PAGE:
Data on the impact to other important inputs, such as fertilizer, is limited. There was one report of a Urea Ammonium Nitrate vessel that was scheduled to unload in Baltimore. It is likely the vessel will be diverted to other nearby ports, perhaps to Chesapeake, Virginia, or Philadelphia. Supply chain issues usually lead to higher prices for goods, and it would not be surprising to see the local price of inputs tick up in response. Most farmers have likely already paid for their fertilizer supply for the year, but for those in the region waiting on shipments, diversions may cause headaches.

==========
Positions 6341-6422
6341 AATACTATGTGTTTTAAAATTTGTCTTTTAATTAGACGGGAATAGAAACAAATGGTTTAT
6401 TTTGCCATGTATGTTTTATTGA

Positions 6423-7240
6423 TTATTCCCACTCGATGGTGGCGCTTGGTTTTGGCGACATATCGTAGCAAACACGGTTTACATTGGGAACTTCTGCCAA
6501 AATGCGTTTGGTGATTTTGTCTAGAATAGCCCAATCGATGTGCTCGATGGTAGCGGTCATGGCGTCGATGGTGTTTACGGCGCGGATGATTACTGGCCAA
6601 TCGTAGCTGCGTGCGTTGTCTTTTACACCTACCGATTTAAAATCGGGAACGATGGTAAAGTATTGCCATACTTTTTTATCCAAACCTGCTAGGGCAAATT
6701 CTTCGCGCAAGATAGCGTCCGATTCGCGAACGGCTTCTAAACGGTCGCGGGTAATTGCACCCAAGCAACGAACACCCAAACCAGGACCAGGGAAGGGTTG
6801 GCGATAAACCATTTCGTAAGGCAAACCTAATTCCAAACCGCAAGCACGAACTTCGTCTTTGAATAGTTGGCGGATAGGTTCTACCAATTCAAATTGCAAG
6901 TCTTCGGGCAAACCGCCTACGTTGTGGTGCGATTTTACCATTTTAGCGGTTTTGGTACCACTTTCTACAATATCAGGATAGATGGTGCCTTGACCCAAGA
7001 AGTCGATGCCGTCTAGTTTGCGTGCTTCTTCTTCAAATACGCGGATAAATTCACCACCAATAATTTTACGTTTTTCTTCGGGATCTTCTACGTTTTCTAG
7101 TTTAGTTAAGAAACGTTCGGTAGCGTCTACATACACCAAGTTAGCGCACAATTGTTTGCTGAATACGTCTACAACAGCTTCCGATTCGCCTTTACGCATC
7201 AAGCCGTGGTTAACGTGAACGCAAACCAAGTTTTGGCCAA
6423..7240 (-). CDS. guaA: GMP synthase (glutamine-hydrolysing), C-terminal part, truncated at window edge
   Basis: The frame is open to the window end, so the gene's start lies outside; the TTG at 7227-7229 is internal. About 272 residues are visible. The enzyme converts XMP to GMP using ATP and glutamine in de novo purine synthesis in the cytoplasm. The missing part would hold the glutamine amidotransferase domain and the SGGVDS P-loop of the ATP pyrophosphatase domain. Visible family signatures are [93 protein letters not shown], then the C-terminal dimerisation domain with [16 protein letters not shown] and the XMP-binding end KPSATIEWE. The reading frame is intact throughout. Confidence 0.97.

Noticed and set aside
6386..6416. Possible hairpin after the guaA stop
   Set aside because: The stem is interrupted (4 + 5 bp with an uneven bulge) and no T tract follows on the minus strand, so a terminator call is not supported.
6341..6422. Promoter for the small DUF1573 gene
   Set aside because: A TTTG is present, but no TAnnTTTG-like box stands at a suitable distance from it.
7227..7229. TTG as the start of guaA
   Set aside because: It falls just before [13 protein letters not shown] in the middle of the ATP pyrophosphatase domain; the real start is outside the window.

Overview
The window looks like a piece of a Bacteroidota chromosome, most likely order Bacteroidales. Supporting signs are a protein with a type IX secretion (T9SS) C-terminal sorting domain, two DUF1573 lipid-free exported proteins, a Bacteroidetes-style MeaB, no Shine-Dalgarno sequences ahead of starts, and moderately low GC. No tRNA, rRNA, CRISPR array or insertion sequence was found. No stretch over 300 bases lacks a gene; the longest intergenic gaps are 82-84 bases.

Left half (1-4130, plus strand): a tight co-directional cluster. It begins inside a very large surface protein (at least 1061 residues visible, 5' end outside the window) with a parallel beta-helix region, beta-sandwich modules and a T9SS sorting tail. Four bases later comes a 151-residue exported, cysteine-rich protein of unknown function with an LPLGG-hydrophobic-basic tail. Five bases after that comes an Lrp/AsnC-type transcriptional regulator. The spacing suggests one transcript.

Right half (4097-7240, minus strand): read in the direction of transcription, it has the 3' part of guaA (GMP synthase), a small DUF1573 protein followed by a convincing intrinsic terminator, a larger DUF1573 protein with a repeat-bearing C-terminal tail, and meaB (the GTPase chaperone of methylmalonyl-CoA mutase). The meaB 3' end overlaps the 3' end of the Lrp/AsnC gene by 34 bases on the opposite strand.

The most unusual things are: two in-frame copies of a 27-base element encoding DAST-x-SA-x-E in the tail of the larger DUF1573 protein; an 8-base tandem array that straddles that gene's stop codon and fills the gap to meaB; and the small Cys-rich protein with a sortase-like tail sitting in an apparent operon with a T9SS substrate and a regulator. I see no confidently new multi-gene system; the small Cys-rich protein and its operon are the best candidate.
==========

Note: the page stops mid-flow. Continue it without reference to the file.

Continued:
The collapse of Baltimore's Francis Scott Key Bridge following a container ship collision shocked the nation and tragically claimed the lives of six people. Farmers and ranchers across the country joined many others in praying for the families affected. In the aftermath, questions have emerged about the potential impact on agricultural markets. The Port of Baltimore is responsible for moving 0.3% of U.S. ag exports and 2.1% of imports, meaning its impact on overall U.S. ag trade is quite minor. Despite its limited role, its significance in providing access to international markets for businesses, including farmers, should not be minimized. Industries reliant on the port, such as sugar refineries and ag equipment manufacturers, appear to face more imminent challenges, while longer term supply chain disruptions may lead to increased prices and logistical hurdles for farmers awaiting inputs. Thankfully, the global freight network has become accustomed to uncertain shipping conditions, allowing it to adapt effectively to such situations.